Can the current situation be termed a clash between religious and secular or lay visions of the world?
In Judaism we don't talk about religion and secular, we would talk about practicing Jews and non-practicing. To connect it to the current situation, there are religious Jews( practicing Jews) who see reality, politics, and the state through religious lenses. But I think the clashes are between liberal people who see democracy as an important tool to maintain a healthy society a method that allows the majority to support certain agendas while making sure that minority rights will be protected. The other group of people sees democracy in a very narrow way the rule of the majority even if it's a small majority.
Can you help me better define the composite galaxy marching and manifesting against the controversial reform? What are the most representative movements and do they have a real strength, a weight at the electoral level in the country?
I think this is the uniqueness of this protest because it brings together very different groups that worry about the future of this state as a democratic state. I don't know if we should talk about the collaboration of different groups with different agendas or shared concerns that force very diverse groups out to the street. Groups who see occupation as the core problem for all the sicknesses in our society. Activists for human rights women's rights gays' rights and you have a lot of people who feel that the government lost control over the extremist elements in it, some protest against Bibi who is in the middle of a trial and cannot lead this state in this circumstances, but the majority are worried about the consequences of turning the Supreme Court the institute is responsible to balance the government and the parliament, into a rubber stamp of the government.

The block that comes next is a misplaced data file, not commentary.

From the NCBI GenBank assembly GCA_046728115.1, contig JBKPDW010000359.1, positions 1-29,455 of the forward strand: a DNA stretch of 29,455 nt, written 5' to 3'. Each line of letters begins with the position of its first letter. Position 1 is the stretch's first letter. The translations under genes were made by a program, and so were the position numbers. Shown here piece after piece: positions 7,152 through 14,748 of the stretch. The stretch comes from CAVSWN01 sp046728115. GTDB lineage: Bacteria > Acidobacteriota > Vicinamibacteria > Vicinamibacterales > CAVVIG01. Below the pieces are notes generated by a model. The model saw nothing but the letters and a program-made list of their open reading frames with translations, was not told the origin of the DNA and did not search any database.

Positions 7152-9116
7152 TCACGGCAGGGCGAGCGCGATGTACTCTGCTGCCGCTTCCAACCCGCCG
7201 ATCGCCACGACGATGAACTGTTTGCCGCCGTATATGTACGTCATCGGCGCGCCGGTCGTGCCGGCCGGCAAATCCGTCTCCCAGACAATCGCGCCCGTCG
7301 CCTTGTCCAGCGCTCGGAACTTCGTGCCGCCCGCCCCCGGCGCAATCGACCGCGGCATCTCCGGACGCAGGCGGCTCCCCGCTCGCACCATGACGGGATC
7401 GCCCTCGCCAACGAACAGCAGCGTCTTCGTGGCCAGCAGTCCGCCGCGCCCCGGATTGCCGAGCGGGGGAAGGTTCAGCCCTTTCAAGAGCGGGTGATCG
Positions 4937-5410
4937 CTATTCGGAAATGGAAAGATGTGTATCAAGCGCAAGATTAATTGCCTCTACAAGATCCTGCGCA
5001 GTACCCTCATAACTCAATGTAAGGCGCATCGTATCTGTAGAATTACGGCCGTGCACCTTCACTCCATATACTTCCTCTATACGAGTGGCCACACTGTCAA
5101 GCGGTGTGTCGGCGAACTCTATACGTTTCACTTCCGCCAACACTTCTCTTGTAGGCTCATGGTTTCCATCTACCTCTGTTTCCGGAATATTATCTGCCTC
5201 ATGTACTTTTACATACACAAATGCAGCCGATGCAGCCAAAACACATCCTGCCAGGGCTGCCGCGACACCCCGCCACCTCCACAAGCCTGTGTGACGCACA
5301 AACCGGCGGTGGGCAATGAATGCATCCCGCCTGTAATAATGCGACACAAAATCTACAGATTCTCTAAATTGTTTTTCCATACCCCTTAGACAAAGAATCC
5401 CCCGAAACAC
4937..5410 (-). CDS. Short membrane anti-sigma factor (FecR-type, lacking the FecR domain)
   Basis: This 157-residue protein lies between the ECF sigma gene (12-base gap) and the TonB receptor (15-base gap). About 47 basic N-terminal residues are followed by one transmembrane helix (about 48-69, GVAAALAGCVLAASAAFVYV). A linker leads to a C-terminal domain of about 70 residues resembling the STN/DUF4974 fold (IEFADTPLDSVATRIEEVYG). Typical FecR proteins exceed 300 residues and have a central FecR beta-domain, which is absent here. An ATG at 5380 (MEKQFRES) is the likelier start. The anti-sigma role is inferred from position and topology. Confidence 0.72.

Here in Italy, we have alos witnessed in the past harsh clashes between political figures and the judiciary, in particular Berlusconi's years in power were characterized by attacks and protests. Is there a real connection between Netanyahu's fate and this reform? But, above all, does the country really need a judicial reform and a new balance between powers?
These are a couple of good questions that are not necessarily connected. Bibi is standing for trial and he tries to do everything in his power not to go to jail he surrounded himself with very weak people who don't know how to lead a state but know how to find the favour of the leader. He is dependent on extremist parties, religious, ultra-orthodox, nationalists irresponsible politicians from other parties who are pulling the strings. I don't think that there is a problem with the way the judicial system works I think the Supreme Court must supervise decisions that are made by the government, I think the Supreme Court is not active enough in protecting human rights especially when it comes to Palestinians. I do know that a lot of people think that there is a need for change and judicial reform to a certain extent even among the liberals and those who participated in the protest, but not to that extent and so fast and controversially.
Some commentators say that to break the current government alliance and put Netanyahu in the corner, a couple of concessions to the Haredim would be enough. Money to schools and exemption from military service. Do you think it’s possible?